**From Longman Dictionary ( Click here ,and key in "confirm") and its Examples Bank:

Confirm:
4. to make you believe that your idea or feeling is right
confirm your fears/doubts/suspicions etc

*This just confirms my worst fears.
*A quick check outside confirmed my suspicions: we just weren't going up very fast.
*An hour later, when the shock was over, he confirmed my fears: I had broken two ribs.
*As I say, I doubt these assumptions, and some interesting studies have confirmed my doubts.
*I'd like a chance to confirm my suspicions.
*If we guess right, then we confirm his suspicions.
*Statements like this confirmed our suspicions about self-defeating organizational behavior patterns.
*Their placement in a remedial course confirmed their suspicions.
*When my relationship actually broke down, it confirmed my fears - I fell into depression and stopped going to work.
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Re: [請教]Oxford practice tests for the TOEIC test

台灣英語網1.0 » 週六 8月 22, 2015 9:42 pm

My grammar stinks as badly as my feet, but I disagree with the answer key.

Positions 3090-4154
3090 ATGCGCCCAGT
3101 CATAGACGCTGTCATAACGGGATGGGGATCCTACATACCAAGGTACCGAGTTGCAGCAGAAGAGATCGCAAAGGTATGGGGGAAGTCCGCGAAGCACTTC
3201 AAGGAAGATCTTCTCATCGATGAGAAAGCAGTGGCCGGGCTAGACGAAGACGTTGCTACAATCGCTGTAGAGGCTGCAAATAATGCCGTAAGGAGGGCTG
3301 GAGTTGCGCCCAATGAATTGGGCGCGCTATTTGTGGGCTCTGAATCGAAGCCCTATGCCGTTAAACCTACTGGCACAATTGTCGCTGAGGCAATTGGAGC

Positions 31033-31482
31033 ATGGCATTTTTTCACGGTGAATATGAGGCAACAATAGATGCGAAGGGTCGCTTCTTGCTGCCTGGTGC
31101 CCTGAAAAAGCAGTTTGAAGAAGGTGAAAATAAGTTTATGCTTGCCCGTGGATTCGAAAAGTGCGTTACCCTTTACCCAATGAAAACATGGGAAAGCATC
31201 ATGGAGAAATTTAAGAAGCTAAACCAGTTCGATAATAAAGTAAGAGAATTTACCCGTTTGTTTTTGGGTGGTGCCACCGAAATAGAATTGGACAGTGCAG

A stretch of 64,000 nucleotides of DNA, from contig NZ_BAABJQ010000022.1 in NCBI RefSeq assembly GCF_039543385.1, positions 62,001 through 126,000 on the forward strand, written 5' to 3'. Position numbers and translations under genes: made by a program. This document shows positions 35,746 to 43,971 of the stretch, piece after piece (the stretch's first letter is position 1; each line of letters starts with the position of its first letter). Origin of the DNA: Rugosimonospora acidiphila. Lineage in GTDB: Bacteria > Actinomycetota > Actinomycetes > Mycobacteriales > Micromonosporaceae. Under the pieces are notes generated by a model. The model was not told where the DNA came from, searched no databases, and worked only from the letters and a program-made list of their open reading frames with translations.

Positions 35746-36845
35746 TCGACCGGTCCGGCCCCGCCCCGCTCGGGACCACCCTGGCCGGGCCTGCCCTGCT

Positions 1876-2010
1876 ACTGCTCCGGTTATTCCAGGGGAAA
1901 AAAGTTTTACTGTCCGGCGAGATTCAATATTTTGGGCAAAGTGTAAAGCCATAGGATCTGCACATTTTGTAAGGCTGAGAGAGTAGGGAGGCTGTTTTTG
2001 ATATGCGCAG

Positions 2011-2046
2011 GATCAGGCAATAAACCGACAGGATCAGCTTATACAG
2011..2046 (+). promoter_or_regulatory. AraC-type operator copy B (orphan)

“We look at hundreds of documents before we found what we were looking for” sounds absolutely weird to my ear. It doesn’t make sense at all. First, if you look at a document, you don’t really pay attention to the context; if you want to know what is recorded in a document, you read or review it. Think how weird it would be if I say “I am looking at a newspaper” while I am really reading it. Second, OK, maybe we did take a quick review, but looking at hundreds of documents takes time. We couldn’t look at all of them simultaneously. So, I’d say,

“We had (already) reviewed hundreds of documents before we found what we were looking for.”

As to Q. 159, there is nothing wrong with two for’s as there is no rule limiting the number of prepositions a sentence can use; use as many as you like if you do not care about boring the readers.